The Inca Trail in Peru is one of the world’s best loved hiking trails, not least because it leads to one of the seven wonders of the world - the incredible Machu Picchu.
The Inca Trail is located on a mountain ridge above an area called the Sacred Valley, and is loved by walkers and non-walkers alike.
It’s a 26 mile (41 km) walk, usually consisting of around 10 hours per day, taking 4 days and 3 nights of camping, over valleys, cliff edges, steep steps and up rocks. It’s not for the fainthearted, but it is an unforgettable experience!
Get in shape before you go
Walking the Inca Trail can be tough on the body - so it’s important to be in tip top shape before you go. It’s recommended that you be in ‘moderate to good’ fitness before you go, so it’s important you have a full health and well being check before deciding to undertake the hike.
Due to erosion of the trail, only 500 walkers are allowed on the trail per day, including porters. The Peruvian government issues all of the permits for the trail in January each year, and every walker is required to have a guide. You can get a permit only through a registered tour operator.
The area of the hike is mountainous, and at a very high altitude, so nausea, dizziness and breathlessness can occur if you haven’t taken the safety precautions. Ensure you have plenty of water, a good tour guide, lots of food to snack on, and most importantly, don’t push yourself too hard! Take a rest when you feel tired, you’ll be short of breath more easily so it will feel harder than normal.
Highlight of the trail
Trekkers normally take four or five days to complete the “Classic Inca Trail” but a two-day trek from halfway on the trail is also possible. Starting at 2,600 metres (8,500 ft), the trail ascends to 3,300 metres (10,800 ft) on the first day. The second day ascends over ‘Dead Woman’s Pass’, the highest point on the trail, which you’ll reach at almost halfway into your hike. From the bottom, it looks like a lady lying down, hence the name! It’s over 4,200 metres (13,779 ft) above sea level, so expect this climb to be a difficult one! When you reach the top though, you’ll feel proud of yourself that you made it, but then realise that there’s still a long way to go! This is the most dangerous point in terms of altitude sickness, however, you do not spend long at this altitude and by the afternoon you’ll be back at 3,600 metres (11,800 ft).
Camping on the trail
There are 16 camping spots on the trail, the largest and most popular being Winay Wayna, which has electric spots, toilets and showers. The trail is easy to camp; plenty of open spaces where you can enjoy tales of the Incan warriors around a campfire, beneath a blanket of starry skies! Usually your porter will carry your tent and any heavy items, but if you’re hiking alone, ensure you pack a lightweight tent.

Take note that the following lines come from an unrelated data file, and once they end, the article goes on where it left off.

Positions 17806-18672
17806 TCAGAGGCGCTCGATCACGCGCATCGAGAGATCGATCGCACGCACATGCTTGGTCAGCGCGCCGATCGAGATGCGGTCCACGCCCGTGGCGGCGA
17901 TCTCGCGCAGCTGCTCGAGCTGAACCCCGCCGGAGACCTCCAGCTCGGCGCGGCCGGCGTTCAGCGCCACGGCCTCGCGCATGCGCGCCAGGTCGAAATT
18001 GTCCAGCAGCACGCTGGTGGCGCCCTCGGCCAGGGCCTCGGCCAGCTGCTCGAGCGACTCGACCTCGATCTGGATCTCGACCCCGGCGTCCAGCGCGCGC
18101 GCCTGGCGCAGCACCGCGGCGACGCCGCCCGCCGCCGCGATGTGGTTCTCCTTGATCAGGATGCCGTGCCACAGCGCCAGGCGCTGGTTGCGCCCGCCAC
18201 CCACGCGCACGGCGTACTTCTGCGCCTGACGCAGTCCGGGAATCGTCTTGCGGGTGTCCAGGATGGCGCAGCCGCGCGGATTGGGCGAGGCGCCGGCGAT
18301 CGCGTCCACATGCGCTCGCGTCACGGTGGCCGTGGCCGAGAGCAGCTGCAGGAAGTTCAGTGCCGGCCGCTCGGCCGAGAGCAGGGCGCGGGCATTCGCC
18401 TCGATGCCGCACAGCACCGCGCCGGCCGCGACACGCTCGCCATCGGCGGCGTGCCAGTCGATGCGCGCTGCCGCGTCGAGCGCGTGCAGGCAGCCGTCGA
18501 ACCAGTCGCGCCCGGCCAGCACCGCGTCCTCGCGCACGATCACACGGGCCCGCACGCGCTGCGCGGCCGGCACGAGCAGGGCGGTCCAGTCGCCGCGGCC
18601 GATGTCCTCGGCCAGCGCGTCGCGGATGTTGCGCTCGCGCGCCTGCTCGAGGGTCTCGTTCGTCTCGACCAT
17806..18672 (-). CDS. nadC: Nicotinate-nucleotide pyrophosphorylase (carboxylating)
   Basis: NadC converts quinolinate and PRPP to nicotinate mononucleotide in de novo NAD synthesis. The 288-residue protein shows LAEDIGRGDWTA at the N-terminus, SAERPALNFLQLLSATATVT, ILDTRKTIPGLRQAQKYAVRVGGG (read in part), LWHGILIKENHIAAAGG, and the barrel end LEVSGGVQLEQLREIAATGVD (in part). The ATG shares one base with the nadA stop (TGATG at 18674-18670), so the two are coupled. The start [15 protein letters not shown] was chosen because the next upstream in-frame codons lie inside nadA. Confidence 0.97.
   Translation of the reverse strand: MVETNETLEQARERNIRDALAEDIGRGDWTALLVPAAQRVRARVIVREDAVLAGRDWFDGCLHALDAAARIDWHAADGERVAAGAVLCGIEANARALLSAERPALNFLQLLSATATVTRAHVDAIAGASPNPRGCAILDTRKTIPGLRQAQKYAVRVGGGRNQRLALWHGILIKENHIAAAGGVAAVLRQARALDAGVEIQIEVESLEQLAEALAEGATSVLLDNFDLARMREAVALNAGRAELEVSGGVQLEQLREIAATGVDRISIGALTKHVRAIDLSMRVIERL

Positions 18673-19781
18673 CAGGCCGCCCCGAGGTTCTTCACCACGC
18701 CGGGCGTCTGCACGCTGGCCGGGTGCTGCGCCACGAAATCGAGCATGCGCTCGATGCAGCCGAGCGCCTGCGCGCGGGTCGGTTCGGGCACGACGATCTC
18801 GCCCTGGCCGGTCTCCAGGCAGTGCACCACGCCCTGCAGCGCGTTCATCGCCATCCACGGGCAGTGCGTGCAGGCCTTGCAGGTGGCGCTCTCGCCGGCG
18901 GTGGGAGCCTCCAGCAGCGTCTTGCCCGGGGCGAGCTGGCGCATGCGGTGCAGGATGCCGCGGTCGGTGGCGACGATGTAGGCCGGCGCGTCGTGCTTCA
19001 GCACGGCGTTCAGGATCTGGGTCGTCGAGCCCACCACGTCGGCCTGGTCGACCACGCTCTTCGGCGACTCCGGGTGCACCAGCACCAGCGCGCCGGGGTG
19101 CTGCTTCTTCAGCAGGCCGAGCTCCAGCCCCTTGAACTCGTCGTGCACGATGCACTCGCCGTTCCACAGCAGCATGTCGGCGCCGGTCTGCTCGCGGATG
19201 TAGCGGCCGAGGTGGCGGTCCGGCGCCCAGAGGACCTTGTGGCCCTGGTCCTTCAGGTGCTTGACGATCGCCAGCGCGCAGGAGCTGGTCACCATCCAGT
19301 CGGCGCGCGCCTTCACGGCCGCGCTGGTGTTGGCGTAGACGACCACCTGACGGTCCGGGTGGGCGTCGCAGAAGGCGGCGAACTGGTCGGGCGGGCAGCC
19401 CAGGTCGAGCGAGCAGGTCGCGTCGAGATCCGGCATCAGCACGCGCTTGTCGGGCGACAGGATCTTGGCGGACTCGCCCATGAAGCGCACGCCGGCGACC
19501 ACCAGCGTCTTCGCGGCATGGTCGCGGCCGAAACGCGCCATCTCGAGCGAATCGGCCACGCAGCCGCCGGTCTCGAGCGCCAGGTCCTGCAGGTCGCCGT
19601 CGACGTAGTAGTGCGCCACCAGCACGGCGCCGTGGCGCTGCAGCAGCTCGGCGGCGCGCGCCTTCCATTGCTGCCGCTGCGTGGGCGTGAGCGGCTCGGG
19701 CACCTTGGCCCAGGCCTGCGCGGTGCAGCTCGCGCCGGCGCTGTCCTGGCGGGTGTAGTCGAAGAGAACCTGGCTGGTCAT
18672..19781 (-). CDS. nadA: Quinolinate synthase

Food on the Inca Trail is usually delicious! You’ll enjoy meals such as a hearty bowl of quinoa porridge before your trek or maybe some flambeed banana to help with your energy levels on the hike.
When you’re camping, make sure you pack for a variety of conditions to deal with the intense heat of the midday sun and the cold mountain nights spent camping on the Inca Trail. It’s probably best to deal with these extremes by using several layers rather than one thick jumper as the weather can vary from one hour to the next.
Machu Picchu - a breathtaking sight
Once you’ve completed the 25 miles (40 km), you’ve got just 1 mile (1.6 km) to go before you reach the end. It’s best to get up as early as possible, so you can see the sunrise over the incredible terrain. Just before Machu Picchu, about ½ mile (0.8km), is the Sun Gate. This was a gate that the ancient Incas lined up where the sun would shine directly through the gate, aligning with Machu Picchu.
Arriving at Machu Picchu is a breathtaking sight, and something that really cannot be put into words - it has to be seen to be believed! It’s a stunning area of Incan ruins, filled with wandering alpacas and many more tourists.
Machu Picchu, or the ‘Old Peak’ as it is also known, was built around 1450, and is a UNESCO world heritage site. One of the most amazing things about the site, and the trail in general, is that many of the building blocks weigh 50 tons or more, yet are so precisely fitted together that you couldn’t even fit a thin piece of paper in between them.
It will take about an hour or more to explore all the different aspects of Machu Picchu and the ancient ruins. Be aware of the llamas that are wandering around!
Hiking the Inca Trail
Hiking the Inca Trail can be a life-changing experience. It will challenge you, enthrall you, delight you and surprise you. But most of all, it will stay with you.
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